God spends about four chapters telling Job this.  Some people read this as God being mad at Job, but I don't think so.  The people God gets mad at are Job's friends, the ones who sit there spouting these platitudes.  God explicitly tells them, “I am angry with you...because you have not spoken of me what is right.”  God tells them they need to apologize to Job for not being more understanding of Job.  God is angry with them, but God is not angry with Job.
I think God understands why Job felt the way he did.  I think the reason God goes on for a while telling Job who God is, is so Job, and we, will get the point.  God knows more than we do.  God sees more than we do.  God knows the reasons for things that we cannot even being to understand the reasons for.  As Job ultimately realizes, “I spoke of things I did not understand, things to wonderful for me to know.”  
When you and I have those times in our lives when it seems like every bad thing in the world is happening to us, that's what God wants us to know.  God does not get mad at us for being angry with God.  God does not want us to feel guilty about it, and pile guilt on top of all our other problems.  God understands.
But God wants us to understand, too.  God wants us to understand that God is eternal.  That God is all-powerful, and all-knowing.  That God created it all, and God is in control of it all.  That God knows more than we do, sees more than we do, and knows the reasons for things we cannot even begin to understand.
At the end of the book of Job, because Job stayed faithful to God, God blesses the rest of Job's earthly life even more than he had the first part of Job's life, before all the bad things happened.  That may or may not happen to us in our earthly lives.  But we know that if we stay faithful to God, God will certainly bless our eternal lives.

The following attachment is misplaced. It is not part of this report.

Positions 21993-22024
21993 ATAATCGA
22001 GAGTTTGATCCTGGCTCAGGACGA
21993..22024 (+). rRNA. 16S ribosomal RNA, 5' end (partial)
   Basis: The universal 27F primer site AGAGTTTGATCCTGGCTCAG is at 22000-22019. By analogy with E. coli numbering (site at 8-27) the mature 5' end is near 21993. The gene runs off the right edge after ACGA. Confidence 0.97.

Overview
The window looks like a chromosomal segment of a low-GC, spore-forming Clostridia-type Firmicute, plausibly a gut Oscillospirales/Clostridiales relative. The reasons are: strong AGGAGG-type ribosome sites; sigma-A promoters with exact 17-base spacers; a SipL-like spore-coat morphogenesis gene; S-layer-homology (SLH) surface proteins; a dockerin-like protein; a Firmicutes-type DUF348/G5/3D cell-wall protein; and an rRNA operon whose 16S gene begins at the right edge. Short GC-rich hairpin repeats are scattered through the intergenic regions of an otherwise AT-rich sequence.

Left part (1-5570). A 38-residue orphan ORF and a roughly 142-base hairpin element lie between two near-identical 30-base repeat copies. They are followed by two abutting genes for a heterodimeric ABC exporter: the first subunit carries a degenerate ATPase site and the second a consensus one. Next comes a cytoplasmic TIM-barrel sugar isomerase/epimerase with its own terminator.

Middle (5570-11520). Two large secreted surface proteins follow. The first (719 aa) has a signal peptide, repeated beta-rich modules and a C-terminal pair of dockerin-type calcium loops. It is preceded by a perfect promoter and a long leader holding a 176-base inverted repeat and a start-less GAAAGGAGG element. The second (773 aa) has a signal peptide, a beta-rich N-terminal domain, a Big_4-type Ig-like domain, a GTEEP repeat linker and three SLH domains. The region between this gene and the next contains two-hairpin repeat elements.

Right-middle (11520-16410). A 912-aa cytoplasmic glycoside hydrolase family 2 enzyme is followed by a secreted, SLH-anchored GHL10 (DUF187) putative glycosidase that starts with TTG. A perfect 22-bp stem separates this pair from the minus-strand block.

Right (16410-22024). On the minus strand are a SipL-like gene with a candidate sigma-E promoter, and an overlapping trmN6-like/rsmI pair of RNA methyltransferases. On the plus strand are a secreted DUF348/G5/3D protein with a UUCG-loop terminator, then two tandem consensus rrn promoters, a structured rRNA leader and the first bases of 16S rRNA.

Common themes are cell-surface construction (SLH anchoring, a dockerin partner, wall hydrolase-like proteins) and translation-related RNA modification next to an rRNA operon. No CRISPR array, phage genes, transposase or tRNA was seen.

We are better off if we can be thankful to God in all circumstances.  But if you're having trouble being thankful, it's okay.  In fact, if you're mad at God, it's okay.  God understands.  Just stay faithful to God.  Just remember who God is, and that God knows the reasons for things that we cannot even begin to understand.  Don't give up on God.  Because God will never give up on you.

Sunday, November 10, 2013

Beyond Joy

This is the message given in the Wheatland Parish Sunday, November 10, 2013.  The Bible verses are Luke 17:11-19.

Last week we talked about joy.  We talked about how knowing that we are God's people, God's children, knowing that the perfect, almighty God actually loves each one of us and cares about each one of us, as weak and flawed and sinful as we are, is something that should fill us with incredible joy.

But here's the thing about that.  Joy is an emotion.  It's a wonderful emotion.  It's one that we all need to feel sometimes.  But the thing is that emotions change.  Emotions are momentary.  They are never permanent.  No matter how intense a feeling of joy is, there's going to come a time when that emotion fades.  So while it's great to feel joy, what we really want is not just a momentary feeling of joy.  What we really want is a feeling that we are one with God.  What we really want is a feeling that God is with us and that we are with God, and that there's no separation, no distance between us and God.

So today, as we reach the second week of our sermon series called “Thank God”, we're going to look at how being thankful can give us that feeling of oneness with God.  And the example we're going to use is the ten people Jesus healed in our Bible reading for today, the ten people who were suffering from leprosy.

Now, understand that leprosy is a very serious illness.  It’s an infectious disease that causes severe, disfiguring skin sores and nerve damage in the arms and legs,  It's not necessarily fatal, but what it would do is put you in a position where you could not do any physical work.  And as we've talked before, since everything people did back then involved physical work of some kind, and since there were no welfare or disability payments at that time, if you could not work you either begged or died.  So, even though the disease itself was not fatal, it pretty much amounted to the same thing.  It was not a highly contagious disease, but people were scared to death of getting it, and so they would have nothing to do with people who had leprosy.